Jenner Is More Than Her Image

Media outlets across America have been buzzing since Bruce Jenner announced that she now wishes to be called Caitlyn, using the cover of Vanity Fair magazine as her platform.

Messages of support have rolled in on every social media site and blog. #CallMeCaitlyn was trending worldwide on Twitter and fans praised her bravery on Facebook and Tumblr.

This is a wonderful thing, no doubt. Trans people deserve support and praise for deciding to reveal their true image in a culture that has marginalized them. It was society — in the form of 1980s tabloids — that forced Jenner to dive back into the closet for fear of harassment and humiliation. Years later in a much more tolerant climate regarding trans acceptance Jenner tried again — successfully — to become what she always knew she was inside.


Yet, we must remember that Jenner isn’t representing all transgender citizens with her transition.

Jenner is a celebrity, an athlete and a millionaire. She has access to things that many trans people will never have. Her reconstructive surgeries and hormone treatments are expensive and extensive, something that most can’t afford.

Laverne Cox, star of Orange is the New Black and transgender activist, said that society needs to remember that every transgender person has their own story. In a piece that she published on her official Tumblr, Cox said that wealth, celebrity status and beauty have nothing to do with being transgender, and the general public needs to remember that when speaking out for or against those transitioning.

“Now, there are many trans folks because of genetics and/or lack of material access who will never be able to embody these standards … I have always been aware that I can never represent all trans people,” Cox writes. “No one or two or three trans people can. This is why we need diverse media representations of trans folks to multiply trans narratives in the media and depict our beautiful diversities.”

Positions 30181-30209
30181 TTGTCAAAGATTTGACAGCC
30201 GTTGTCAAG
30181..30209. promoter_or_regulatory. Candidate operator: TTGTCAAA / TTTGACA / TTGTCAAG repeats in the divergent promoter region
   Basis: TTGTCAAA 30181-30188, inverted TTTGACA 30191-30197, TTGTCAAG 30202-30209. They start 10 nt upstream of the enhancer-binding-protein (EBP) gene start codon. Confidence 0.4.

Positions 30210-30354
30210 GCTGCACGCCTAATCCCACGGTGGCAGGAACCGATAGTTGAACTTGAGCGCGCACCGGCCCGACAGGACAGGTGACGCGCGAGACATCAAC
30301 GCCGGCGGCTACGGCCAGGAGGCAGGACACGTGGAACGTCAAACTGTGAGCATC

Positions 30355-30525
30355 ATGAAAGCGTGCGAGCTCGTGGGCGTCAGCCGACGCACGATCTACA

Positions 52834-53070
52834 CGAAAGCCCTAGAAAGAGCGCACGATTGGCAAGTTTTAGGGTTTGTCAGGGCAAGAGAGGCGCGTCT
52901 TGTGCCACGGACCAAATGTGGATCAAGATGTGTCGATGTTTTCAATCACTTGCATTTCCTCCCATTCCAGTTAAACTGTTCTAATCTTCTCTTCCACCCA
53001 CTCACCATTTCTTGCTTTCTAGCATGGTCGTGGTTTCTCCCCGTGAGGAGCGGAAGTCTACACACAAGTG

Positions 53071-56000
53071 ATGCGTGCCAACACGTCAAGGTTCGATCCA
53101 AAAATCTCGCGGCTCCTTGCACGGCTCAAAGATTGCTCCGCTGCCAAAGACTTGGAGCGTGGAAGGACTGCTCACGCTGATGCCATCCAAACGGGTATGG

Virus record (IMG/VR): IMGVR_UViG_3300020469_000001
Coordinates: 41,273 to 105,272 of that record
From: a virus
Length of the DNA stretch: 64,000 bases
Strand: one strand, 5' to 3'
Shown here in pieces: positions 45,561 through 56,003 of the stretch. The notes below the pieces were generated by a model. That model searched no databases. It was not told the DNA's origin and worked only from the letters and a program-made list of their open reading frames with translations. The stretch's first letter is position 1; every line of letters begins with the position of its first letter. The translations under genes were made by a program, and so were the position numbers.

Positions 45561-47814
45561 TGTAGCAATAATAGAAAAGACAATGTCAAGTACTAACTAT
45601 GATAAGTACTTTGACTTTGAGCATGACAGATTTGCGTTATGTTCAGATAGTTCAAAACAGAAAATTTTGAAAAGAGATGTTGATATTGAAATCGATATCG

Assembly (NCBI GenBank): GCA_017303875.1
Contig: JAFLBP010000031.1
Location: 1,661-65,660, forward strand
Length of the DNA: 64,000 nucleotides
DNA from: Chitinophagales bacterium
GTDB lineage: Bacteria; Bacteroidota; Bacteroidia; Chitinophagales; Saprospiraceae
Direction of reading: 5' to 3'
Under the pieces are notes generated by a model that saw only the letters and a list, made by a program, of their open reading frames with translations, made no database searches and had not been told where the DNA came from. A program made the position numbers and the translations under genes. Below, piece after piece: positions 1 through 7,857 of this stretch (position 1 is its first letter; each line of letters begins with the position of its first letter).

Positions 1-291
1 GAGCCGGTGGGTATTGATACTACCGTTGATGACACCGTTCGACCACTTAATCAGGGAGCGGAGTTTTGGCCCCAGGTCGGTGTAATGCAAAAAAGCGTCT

Cox also states that yes, she and Jenner are beautiful and enjoy making themselves look beautiful for photo shoots and appearances, but their looks aren’t why they’re beautiful.

She makes a point that needed to be stated. The beauty of trans people comes not from their appearance, but from their courage to embrace their transition in the spotlight.

Cox worded it perfectly by saying “… I also hope that it is my talent, my intelligence, my heart and spirit that most captivate, inspire, move and encourage folks to think more critically about the world around them. Yes, Caitlyn looks amazing and is beautiful but what I think is most beautiful about her is her heart and soul, the ways she has allowed the world into her vulnerabilities.”

Overall, we must remember that Jenner and Cox aren’t representative of every trans experience. Each trans person has his or her own experience. Two women can be respected as figures in the trans community, but cannot be held as models for what it is like to be transgendered.

Some transgendered people are homeless, some have been disowned by their families and some will never get to experience what it’s like to exist in a body that matches their gender.

In the media storm surrounding Jenner, remember that every experience is different.